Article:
Taiwan: Formosan Black Bears returning to Yushan National Park

Formosan black bears, or Selenarctos thibetanus formosanus, used to be
widely distributed in forests throughout Taiwan, but the expansion of
human settlement and land development has gradually forced the animals
to retreat deeper and deeper into the mountains to avoid humans.

In recent years, Yushan National Park Administration (YNPA) officials
said only people who often frequent forests at high elevations can
have much chance of spotting a bear. However, some rangers said they
found black bear pawprints last month around a mountain hut in the
Yushan park at a medium elevationwhere mountain climbers like to camp
out. Early this month, park rangers also spotted fresh claw scratches
made by the animals on tree trunks along a mountain trail between
Dongpu and Guangao in Nantou County’s Sinyi township. “Reports from
rangers show that a trend is taking shape with Formosan black bears
venturing into mountainous regions frequented by humans,” said a YNPA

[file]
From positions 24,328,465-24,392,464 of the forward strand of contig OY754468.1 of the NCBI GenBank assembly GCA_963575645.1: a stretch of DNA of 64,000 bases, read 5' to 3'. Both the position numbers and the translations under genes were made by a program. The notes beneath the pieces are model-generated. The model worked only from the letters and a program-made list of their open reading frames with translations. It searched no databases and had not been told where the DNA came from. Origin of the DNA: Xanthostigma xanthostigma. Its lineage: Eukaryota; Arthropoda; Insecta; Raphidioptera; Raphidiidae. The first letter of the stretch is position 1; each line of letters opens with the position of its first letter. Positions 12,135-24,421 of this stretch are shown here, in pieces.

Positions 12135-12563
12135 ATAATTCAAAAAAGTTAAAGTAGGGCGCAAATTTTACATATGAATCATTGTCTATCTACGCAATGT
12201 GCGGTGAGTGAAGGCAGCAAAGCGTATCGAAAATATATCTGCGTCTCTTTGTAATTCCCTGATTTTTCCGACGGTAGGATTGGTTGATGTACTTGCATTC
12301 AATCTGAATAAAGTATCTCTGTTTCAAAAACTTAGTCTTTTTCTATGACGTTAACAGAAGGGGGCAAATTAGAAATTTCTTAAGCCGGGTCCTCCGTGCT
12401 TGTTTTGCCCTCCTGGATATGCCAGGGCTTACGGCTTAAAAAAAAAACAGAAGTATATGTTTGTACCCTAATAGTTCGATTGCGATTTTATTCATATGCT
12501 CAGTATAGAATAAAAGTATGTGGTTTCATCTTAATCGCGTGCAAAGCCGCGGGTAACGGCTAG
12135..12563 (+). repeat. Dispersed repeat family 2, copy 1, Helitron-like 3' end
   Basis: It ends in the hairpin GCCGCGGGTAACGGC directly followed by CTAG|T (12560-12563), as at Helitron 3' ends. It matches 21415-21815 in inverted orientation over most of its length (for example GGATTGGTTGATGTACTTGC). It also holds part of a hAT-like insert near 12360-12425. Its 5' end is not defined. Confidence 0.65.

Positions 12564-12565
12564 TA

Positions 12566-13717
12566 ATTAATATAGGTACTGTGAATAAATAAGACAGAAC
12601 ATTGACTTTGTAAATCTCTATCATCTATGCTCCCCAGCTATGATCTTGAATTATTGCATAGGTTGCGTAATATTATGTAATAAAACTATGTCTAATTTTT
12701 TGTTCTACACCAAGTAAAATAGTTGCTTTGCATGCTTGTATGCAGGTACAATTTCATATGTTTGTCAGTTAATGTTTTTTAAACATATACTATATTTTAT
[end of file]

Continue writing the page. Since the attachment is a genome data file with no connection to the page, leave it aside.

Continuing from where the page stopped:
official. As to why the bears are appearing in lower-altitude forests
again, the official said they could be attracted by the smell of food
left by mountain climbers. In addition, the official went on, the
number of other species such as barking deer and goats along mountain
trails has increased in recent years, which could also have drawn the
bears down from the heights. With the chances of encountering Formosan
black bears increasing, the official reminded mountain climbers to
remain calm and composed if they happen to come across any of the
animals. “While Formosan black bears can be ferocious and dangerous,
they will usually not attack unless they are threatened, hurt or feel
that their cubs are in danger, ” the official said, adding that the
best thing to do in the event of an encounter is to stay calm, try not
to provoke the animal, and leave the vicinity as soon as possible. The
official further said that Formosan black bears, although strong,
sturdy and skilled at mountain climbing, are less agile and slower
than other carnivores. He also advised mountain climbers to refrain
from climbing trees or feigning death should they come across a bear.
http://www.etaiwannews.com/etn/news_content.php?id=823888&lang=eng_news

Posted via email from Deane’s posterous

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